/Adam Silver Leading the NBA Revival

Adam Silver Leading the NBA Revival

There is one voice that has been leading the NBA through the current coronavirus crisis. It’s not the billionaire owners or the uber-rich players. It’s league commissioner Adam Silver. 

When, and if, the NBA resumes its 2019-20 season, it will be Silver leading the league’s revival. It was he who had warned the owners of an impending crisis weeks before the NBA suspended its season. Doing so earned him a certain level of credibility on issues revolving around the virus. 

The NBA could have imploded if not for the direction of Silver, now in his sixth season as the head of one of professional sports most profitable enterprises. For Silver, it’s all about relationships. Most importantly, it’s the relationships Silver has with NBA players.

The majority of NBA players trust Silver to do what’s right for them, the league, and the game. Players trust him enough that beginning today 25 percent of players’ paychecks will be withheld. Teams will keep that money and can spend it as they wish. Players will eventually get it back, but in the current situation there are some smaller market teams that need the extra cash.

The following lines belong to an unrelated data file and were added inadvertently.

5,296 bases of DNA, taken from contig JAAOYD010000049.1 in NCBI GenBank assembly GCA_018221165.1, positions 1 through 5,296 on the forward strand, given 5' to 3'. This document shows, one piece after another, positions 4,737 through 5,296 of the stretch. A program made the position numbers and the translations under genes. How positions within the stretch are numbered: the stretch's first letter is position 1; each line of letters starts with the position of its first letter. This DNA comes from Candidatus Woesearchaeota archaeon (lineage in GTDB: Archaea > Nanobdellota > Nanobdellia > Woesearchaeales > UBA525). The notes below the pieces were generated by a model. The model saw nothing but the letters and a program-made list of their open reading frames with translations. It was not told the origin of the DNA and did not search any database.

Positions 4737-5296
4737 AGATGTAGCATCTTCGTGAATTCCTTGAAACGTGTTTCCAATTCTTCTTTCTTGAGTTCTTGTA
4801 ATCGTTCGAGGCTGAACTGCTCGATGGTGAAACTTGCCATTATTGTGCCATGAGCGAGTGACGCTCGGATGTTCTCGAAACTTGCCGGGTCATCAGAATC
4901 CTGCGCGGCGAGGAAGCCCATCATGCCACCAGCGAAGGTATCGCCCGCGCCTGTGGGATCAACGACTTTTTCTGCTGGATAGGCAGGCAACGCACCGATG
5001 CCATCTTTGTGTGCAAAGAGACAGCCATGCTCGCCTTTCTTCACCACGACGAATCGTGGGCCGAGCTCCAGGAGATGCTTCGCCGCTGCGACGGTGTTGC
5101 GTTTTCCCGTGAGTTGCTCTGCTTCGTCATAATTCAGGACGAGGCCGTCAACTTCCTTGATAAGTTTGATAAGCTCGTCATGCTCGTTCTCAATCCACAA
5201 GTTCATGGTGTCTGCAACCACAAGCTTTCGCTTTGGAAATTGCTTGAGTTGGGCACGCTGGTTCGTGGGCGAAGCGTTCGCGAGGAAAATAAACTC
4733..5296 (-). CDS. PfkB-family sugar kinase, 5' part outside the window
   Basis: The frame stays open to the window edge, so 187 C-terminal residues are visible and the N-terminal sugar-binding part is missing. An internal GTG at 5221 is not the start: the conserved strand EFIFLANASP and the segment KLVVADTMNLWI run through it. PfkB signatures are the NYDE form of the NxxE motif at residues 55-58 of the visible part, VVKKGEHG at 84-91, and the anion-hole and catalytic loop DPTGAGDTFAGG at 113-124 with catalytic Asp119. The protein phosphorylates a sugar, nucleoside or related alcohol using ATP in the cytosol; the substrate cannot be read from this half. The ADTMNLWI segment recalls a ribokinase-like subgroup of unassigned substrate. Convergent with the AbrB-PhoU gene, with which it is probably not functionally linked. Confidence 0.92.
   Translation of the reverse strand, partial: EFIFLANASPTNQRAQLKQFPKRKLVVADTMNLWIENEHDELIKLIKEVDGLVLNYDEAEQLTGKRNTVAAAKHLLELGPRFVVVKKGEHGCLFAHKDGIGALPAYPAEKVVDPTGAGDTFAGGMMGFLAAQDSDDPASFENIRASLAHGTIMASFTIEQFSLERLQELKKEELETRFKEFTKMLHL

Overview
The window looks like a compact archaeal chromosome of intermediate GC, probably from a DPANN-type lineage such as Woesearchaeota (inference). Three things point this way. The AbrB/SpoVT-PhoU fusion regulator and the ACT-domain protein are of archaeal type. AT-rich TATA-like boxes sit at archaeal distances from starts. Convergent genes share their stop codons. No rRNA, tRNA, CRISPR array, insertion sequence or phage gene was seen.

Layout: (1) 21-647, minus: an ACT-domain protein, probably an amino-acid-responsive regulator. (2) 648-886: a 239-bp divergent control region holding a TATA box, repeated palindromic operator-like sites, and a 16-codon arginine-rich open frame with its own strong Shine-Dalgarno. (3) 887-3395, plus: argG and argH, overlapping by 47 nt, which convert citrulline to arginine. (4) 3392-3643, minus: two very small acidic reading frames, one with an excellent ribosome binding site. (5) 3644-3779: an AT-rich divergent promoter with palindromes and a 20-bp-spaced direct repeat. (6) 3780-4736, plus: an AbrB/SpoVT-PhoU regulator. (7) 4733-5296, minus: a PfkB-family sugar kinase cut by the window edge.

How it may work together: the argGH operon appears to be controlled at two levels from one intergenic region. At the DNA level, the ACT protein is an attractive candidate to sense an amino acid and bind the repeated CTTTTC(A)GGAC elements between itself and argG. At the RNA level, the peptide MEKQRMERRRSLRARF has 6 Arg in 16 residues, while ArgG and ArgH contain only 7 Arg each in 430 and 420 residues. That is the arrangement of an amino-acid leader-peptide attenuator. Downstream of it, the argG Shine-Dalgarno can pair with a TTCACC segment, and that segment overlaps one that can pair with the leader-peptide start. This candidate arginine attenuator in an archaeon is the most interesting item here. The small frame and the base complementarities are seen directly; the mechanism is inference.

The NBA’s stars like LeBron James and Stephen Curry are all-in with Silver. The league’s highest-paid players are all on committees that engage with Silver on a regular basis. So far, the players have not used, nor ever threatened to use, the force majeure clause in the current collective bargaining agreement. 

The force majeure clause would allow players to recover a percentage of their salaries if games were cancelled. There has been no announcement of how the NBA will proceed with the season. There is a possibility that the remaining games on the regular season schedule could be cancelled and the league would begin with the playoffs. If that is the case, players do have a mechanism to recoup some of their lost salaries.

It’s unlikely to come to that as Silver has been forthcoming with the players association about league revenue. What is unsure is how long the goodwill will last. Silver and the NBA project a losses in the billions for 2020-21. With losses in revenue comes a shrinking salary cap and that means less money for players. 

Rick Bouch